‘Twin Peaks’ Part 10 Recap: We’re Up All Night to Get Lucky

By Caitlin Malcuit

Two prestige shows featured cameos by pasty musicians: “Game of Thrones” had Ed Sheeran, and “Twin Peaks” had Moby. That’s it—recap over.

Just kidding! Anyway, the brutality shifts from Las Vegas to Twin Peaks for an hour full of violence, suspicion, and visions.

We knew Richard Horne wasn’t above manslaughter, but he moves up to second-degree murder when he pays a visit to jovial schoolteacher Miriam at her trailer. She stares out defiantly through her screen door; his opposing reflection brings to mind the flashes of demonic killer BOB in mirrors. Miriam has told the police about the crosswalk accident, but is surprised that Richard hasn’t been arrested yet—it’s likely she told Deputy Chad, who would remain purposefully tightlipped. So, she sent a letter this very day to Sheriff Truman, telling him everything she knows, adding that if anything happens to her, it was Richard who did it. Richard rushes the trailer and brutally beats Miriam off-screen while he calls Chad to intercept the letter.

Fat Trout proprietor Carl strums his guitar until he’s interrupted by a shattered window, followed by screaming. “What a fucking nightmare,” he mutters before we find out the domestic situation inside: Steven Bennett, no longer so mellow from his cocaine high, berates and beats Becky. This echoes her mother’s old life with abusive ex-husband Leo.

In Vegas, Rodney Mitchum (Robert Knepper), last seen beating the Silver Mustang supervisor, is on the receiving end of pain himself when moll Candie (Amy Shiels) wallops him with a remote to kill a fly. After her protracted determination to swat the thing, she collapses into a hysterical mess, where Jim Belushi’s Bradley Mitchum enters and all jabber over one another like a scene from a screwball comedy. They settle down to watch the news, finding out Ike "The Spike" Stadtler was arrested and that his dispatcher “Dougie Jones” was their very own Mr. Jackpots.

As the Mitchums plot to meet with their winner, Duncan Todd summons a visitor to his desk: Tony Sinclair. The physically imposing Tony is putty in Duncan’s hands, obliging when told not to sit, not to speak. Mr. C’s treatment of Duncan is now transposed onto the insurance agent. The plan is to have Tony meet with the Mitchum brothers and convince them that Dougie Jones is the one caused their $30 million arson claim to be turned down. Furious, they’ll likely kill him. If not, Tony has to take care of Dougie himself.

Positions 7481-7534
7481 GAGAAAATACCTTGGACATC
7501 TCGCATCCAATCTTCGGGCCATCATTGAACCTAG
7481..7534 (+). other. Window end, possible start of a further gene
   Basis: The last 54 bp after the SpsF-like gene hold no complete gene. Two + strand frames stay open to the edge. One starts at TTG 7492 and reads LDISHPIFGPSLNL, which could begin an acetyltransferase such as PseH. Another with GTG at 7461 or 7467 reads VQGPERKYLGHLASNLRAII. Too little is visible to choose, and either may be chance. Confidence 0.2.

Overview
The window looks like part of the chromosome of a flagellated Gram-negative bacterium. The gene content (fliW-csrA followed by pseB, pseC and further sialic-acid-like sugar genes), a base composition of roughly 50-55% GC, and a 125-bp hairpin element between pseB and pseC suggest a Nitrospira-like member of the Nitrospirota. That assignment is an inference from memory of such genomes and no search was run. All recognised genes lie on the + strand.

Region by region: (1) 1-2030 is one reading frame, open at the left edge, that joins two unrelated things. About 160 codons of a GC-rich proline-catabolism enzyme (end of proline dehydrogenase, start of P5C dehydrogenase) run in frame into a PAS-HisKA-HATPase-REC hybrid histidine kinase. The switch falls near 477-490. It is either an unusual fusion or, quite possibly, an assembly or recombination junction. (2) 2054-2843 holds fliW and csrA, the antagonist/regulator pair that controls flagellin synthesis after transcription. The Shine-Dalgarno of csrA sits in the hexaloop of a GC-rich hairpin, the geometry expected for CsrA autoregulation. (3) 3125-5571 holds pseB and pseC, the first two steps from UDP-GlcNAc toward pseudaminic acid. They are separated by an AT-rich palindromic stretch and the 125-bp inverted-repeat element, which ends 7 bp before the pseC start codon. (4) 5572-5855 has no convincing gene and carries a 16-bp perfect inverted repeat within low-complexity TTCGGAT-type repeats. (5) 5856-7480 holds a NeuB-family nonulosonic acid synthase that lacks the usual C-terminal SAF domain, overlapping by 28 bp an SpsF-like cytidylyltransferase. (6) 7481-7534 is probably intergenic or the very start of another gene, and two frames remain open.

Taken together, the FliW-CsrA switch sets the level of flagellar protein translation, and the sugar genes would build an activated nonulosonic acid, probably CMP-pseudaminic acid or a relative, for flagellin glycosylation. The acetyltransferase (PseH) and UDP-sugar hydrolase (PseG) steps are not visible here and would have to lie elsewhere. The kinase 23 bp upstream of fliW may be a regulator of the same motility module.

Meanwhile, with a day off, Janey-E manages to get her “husband” into the doctor’s office for a checkup. Fascinated by his patient’s physical improvements, the doctor overlooks Cooper’s vacant replies. Janey-E practically has throbbing hearts in her eyes when she catches sight of his abs. Once they’re home, Cooper’s wife-but-not-really digs her shoes into the floor in an amorous daze, somehow convincing him to have sex. Despite the suspect nature of consent here, Cooper’s arms flail in ecstatic bliss, Janey-E moaning loud enough to wake her kid. But the sex isn’t enough to bring the agent out of his fugue.

In Buckhorn, Gordon Cole and Tammy Preston spy Albert dining with coroner Talbot, perhaps bonding over their shared ability to conduct autopsies. Albert later stops by Cole’s hotel room, but as soon as he opens the door, Cole is greeted with a vision of Laura Palmer sobbing in the doorway. He shakes it off, and Albert reveals that Diane’s text from Mr. C pinged off a tower in Philly, but Tammy traced it to a server in Mexico. She replied, too, “They have Hastings, he’s going to take them to the site.”

Tammy joins her colleagues to show them a photo related to the murder in New York. Mr. C, with an unidentified male, is shown visiting the room with the glass box.

Back in Twin Peaks, Richard continues to raise hell. After Chad successfully intercepts Miriam’s letter from the mail truck—under Lucy’s surveillance—Richard pulls up to his grandmother Sylvia’s house to grab money before he high tails it out of town. He chokes a safe combination out of Sylvia before he robs her of cash, silver, and her purse. She later calls her estranged husband Ben at the Great Northern Hotel, looking to be compensated for her ordeal, but he refuses. Ben hangs up, and in his frustration, asks assistant Beverly out to dinner.

Hawk receives another late-night call from The Log Lady, imparting a cryptic message:

“Hawk. Electricity is humming. You hear it in the mountains and rivers. You see it dance among the seas and stars and glowing around the moon, but in these days, the glow is dying. What will be in the darkness that remains? The Truman brothers are both true men. They are your brothers. And the others, the good ones, who have been with you. Now the circle is almost complete. Watch and listen to the dream of time and space. It all comes out now, flowing like a river. That which is and is not. Hawk. Laura is the one.”

She hasn’t steered him wrong yet! Does this mean that The Bookhouse Boys will get back together? The dream of time and space sounds not unlike Laura’s birth in Part 8. At the Roadhouse, Rebekah Del Rio closes out with the Lynch-penned “No Stars,” with Moby here on guitar. She sings “My dream is to go to that place/You know the one/Where it all began.” Perhaps the Boys will get to that place…whether it’s the Black or White Lodge remains to be seen.

P.S. Nadine finally did it. She figured out how to make silent curtain runners. There’s a retail location, too: Run Silent, Run Drapes.

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